I *am* uncertain if Nokia can make Windows Phone work. Their first WP7 generation didn’t actually set the world on fire, you know. We shall see about WP8. If they can’t make it work, Elop definitely needs to go.

                      Nothinkig sneaky about it.

                      One of the things I hate about some of the armchair commentators and analysts is the certainty which they express themselves “nobody wants WP, Nokia will be bought by Microsoft in summer 2012, this and that”. Hence I have very, very few certains in my own thought process. Apparently some people expect me to be the same, when I’m not. I own a large host of mobile devices from Nokia and others and try to make up my own mind.

                      Symbian and OPK having to go is, in my view on the rare certainties I see. In addition to Nokia mismanaging February 11th and its aftermath, which I have noted in two occasions: Q1 results, Symbian transition failure, Q3 results first generation Lumia failure.

                      For example, MeeGo might have worked. I loved my N900 at the time and wish Nokia would have gone Maemo a long time ago. Yes, I got over it, but I do think Ollila and OPK dropped the ball on that one. They could have out-done iPhone, before the iPhone.

                    • Kathy Cloer

                      Maybe WP was acceptable in previous century, now there is different time IMHO.

                • Janne

                  Or maybe I should understand you differently… I don’t know how you meant it. πŸ™‚ Elop came, indeed, to save Nokia because Symbian was not fine and Nokia was not fine on the market. OPK missed all the promises he made at Capital Markets day the previous year with Symbian^3… delays, after delays and all that.

                  So, I agree, thank Symbian for the arrival of Elop! πŸ™‚

                  • Dr.Smart

                    Kidding aside, I think Elop is a good man.. a very good henchman type (executioner). Visionary strategist he is not. The biggest tragedy of Nokia is to have sought an excellent executioner, which btw was the problem of Nokia, but has gotten a bungling strategist as a bonus.

                  • Dr.Smart

                    So following your own advice, why don’t you append a big “maybe” to the statement that Symbian was not doing fine (like it may have been fine in 2010)

                    • Janne

                      I might, if I was uncertain. I am not.

                      Symbian, in 2010, lost almost all of its industry partners before Elop even started at Nokia. The ecosystem, if there was any, was left in tatters by that alone. Not to mention the huge marketshare glide of Symbian for Nokia alone. The increasingly negative or even hostile market-reception in the western world, eventually spilling over to emerging markets as cheap Android offered a more compelling choice… To all the horror stories (and not just stories but reality) of Symbian development’s sorry state inside Nokia, all the mismanagement and all the mistakes that lead into a convoluted and messy codebase.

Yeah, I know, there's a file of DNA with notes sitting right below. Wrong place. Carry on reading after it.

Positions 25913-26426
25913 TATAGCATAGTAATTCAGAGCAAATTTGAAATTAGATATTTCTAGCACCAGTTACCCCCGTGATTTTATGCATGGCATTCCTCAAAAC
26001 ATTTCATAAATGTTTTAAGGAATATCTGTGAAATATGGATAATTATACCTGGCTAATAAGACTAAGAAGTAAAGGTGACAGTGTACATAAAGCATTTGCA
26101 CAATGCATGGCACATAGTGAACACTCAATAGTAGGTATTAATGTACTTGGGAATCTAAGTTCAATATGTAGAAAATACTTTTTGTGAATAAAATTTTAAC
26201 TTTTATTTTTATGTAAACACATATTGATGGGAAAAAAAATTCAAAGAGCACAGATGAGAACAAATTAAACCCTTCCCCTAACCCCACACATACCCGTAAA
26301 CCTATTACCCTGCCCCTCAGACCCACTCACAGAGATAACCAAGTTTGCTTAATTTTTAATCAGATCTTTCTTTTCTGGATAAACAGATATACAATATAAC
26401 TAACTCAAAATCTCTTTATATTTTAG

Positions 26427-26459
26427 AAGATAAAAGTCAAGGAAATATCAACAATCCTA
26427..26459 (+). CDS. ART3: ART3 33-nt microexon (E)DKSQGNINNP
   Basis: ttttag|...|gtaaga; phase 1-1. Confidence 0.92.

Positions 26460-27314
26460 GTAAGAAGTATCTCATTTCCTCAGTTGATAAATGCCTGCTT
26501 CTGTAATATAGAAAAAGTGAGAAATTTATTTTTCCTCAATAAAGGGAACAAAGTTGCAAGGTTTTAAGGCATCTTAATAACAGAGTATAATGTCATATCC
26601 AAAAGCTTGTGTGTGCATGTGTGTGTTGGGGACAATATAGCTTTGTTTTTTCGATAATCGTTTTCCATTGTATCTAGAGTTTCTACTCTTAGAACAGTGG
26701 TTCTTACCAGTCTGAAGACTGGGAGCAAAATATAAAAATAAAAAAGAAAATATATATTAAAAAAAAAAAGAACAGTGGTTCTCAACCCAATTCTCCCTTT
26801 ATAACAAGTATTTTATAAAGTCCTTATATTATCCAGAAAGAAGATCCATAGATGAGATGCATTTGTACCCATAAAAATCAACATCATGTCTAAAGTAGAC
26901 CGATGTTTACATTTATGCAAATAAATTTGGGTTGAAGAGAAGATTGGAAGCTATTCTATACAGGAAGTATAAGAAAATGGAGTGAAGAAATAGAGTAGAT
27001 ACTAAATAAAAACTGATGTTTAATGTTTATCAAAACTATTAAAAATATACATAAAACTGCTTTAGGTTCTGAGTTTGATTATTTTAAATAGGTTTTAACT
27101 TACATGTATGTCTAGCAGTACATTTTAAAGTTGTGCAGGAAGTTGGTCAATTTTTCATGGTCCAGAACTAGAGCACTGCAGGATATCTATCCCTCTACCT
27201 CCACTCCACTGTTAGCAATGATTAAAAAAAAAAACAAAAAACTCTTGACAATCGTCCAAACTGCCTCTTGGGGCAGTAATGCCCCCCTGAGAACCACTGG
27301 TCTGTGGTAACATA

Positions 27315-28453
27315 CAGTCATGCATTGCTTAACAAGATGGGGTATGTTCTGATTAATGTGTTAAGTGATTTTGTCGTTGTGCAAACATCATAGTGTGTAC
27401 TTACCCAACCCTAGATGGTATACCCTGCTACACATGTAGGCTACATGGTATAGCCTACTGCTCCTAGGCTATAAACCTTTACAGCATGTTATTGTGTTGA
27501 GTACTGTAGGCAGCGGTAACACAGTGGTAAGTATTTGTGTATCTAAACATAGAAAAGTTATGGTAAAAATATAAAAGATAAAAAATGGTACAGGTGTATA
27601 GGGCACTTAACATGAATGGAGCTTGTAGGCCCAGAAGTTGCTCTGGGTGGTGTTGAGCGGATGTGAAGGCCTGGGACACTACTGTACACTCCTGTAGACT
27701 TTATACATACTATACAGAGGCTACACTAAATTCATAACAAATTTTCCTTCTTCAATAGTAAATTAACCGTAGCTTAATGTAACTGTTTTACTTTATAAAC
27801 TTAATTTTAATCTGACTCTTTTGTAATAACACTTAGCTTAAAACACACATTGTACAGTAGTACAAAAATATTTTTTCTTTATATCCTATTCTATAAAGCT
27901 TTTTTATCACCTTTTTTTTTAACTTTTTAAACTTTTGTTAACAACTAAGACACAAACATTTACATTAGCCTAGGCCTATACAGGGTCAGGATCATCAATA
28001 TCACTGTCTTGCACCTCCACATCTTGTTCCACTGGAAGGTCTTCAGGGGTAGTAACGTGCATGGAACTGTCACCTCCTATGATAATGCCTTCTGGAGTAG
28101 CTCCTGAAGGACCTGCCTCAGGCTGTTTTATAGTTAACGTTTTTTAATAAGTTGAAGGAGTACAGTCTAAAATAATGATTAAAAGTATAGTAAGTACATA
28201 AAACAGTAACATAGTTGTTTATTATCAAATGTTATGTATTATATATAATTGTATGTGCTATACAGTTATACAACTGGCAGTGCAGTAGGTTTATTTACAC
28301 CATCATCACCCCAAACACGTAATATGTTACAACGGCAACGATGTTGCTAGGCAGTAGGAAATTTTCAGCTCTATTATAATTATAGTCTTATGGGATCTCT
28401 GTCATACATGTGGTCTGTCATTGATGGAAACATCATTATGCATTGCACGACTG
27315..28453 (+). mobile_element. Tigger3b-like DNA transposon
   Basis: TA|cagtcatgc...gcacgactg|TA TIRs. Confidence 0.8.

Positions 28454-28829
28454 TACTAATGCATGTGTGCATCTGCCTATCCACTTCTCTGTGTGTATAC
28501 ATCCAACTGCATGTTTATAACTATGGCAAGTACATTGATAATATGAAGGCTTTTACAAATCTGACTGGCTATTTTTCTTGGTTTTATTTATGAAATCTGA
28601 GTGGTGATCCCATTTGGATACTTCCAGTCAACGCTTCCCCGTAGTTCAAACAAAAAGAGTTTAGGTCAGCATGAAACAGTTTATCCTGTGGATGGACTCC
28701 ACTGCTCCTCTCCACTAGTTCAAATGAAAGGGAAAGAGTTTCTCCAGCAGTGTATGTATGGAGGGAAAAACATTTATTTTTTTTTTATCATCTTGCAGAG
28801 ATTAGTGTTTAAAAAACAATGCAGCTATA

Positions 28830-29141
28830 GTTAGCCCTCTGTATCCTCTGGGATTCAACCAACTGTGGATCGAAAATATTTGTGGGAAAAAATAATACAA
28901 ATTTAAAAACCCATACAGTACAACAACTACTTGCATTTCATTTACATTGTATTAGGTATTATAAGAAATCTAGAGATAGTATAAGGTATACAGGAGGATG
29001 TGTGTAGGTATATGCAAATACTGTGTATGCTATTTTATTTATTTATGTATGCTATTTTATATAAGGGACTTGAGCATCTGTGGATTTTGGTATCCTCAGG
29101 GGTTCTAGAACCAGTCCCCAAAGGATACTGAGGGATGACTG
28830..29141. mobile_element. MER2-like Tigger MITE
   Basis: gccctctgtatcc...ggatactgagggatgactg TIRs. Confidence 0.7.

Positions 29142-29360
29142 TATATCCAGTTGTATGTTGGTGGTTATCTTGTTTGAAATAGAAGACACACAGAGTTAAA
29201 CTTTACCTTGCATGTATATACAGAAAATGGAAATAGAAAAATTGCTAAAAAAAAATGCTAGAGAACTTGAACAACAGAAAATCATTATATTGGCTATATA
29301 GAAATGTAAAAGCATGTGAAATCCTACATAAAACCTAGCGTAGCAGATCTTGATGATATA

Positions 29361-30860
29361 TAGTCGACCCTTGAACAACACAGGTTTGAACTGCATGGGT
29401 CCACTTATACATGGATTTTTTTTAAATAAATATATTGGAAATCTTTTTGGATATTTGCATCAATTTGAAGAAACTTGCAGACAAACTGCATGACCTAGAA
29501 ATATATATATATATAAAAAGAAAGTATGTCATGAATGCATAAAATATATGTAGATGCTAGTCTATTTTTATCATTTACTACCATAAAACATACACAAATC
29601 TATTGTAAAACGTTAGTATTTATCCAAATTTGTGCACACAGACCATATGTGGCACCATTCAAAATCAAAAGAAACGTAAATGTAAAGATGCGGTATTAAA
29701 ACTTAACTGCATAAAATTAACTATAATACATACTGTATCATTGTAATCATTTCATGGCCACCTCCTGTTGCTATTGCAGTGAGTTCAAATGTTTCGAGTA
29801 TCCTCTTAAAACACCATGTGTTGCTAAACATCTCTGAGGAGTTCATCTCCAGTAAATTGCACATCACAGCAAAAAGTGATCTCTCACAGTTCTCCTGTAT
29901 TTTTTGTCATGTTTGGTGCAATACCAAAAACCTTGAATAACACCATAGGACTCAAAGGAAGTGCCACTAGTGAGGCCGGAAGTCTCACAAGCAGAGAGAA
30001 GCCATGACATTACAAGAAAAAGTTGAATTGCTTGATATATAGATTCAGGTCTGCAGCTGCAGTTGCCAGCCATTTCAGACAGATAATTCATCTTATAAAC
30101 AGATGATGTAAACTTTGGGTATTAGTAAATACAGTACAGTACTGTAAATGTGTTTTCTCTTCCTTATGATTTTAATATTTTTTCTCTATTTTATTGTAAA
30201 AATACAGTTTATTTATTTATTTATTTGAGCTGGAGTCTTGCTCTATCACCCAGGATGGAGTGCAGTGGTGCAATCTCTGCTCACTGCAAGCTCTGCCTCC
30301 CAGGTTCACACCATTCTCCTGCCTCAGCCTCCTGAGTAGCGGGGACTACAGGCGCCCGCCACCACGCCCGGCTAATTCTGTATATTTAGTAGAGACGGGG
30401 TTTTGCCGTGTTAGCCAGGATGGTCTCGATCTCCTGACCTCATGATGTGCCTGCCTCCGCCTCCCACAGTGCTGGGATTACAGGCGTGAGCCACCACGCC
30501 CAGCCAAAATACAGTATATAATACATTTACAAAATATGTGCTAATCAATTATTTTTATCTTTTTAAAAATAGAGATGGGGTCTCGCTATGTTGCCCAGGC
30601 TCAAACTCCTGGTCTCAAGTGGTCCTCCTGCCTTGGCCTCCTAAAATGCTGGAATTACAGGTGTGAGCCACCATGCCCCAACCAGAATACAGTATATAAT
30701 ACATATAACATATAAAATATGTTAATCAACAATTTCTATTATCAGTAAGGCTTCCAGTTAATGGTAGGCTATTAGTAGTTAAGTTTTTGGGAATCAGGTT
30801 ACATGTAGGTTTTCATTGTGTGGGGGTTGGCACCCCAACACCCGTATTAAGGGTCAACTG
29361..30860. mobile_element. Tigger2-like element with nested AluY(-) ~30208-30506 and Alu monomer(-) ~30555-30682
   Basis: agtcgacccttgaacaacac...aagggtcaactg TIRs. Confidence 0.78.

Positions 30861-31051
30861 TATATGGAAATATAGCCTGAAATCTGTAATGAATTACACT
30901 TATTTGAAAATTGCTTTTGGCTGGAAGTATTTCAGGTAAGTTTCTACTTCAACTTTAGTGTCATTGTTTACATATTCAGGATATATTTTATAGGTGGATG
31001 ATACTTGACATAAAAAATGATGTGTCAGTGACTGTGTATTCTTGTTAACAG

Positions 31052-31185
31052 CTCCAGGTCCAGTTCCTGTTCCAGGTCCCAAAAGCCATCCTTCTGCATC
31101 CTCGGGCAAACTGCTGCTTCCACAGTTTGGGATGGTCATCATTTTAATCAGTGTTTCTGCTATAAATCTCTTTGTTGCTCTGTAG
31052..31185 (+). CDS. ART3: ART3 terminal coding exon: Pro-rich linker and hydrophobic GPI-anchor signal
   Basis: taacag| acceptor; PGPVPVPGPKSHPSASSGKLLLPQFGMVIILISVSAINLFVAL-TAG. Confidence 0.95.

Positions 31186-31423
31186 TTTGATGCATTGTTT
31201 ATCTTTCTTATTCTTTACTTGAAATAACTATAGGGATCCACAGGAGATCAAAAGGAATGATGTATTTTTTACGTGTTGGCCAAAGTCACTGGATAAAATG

I’m an optimist by nature and I see many things fixable. After having watched Nokia stuble with Symbian in 2010, I just can’t believe it no longer was. Let’s face it, most of us in the western world were looking at MeeGo to deliver us from that. And indeed, MeeGo did. And it might have worked in the long run too.

                      WP choice is, very much unproven. But I gave Symbian touch two years before calling it game over personally (N97 2009, N8 2010, E7 2011). I’ll give Windows Phone the same courtesy. Hence we’re looking at all the Q4/2012 results soon to see if there is positive momentum that is absolutely required.

                      If it looks a like a dead-end like Symbian was increasingly becoming, then bye WP and bye Elop. On the upside I can already say that I think that the product IS compelling. That is more that I could say of the Symbian^3 range.

                    • Janne

                      (And to clarify my post above, by two years I mean from the launch of Windows Phone, not that of Lumia. So two years is up, we know where the product stands, now we are just waiting to see if the market was receptive and the momentum there.)

                    • Sefriol

                      Come on Janne, nn, noki, wtfever: haven’t we heard enough of this story already? It’s starting to be at point where only two of you are debating with same arguments last a few months…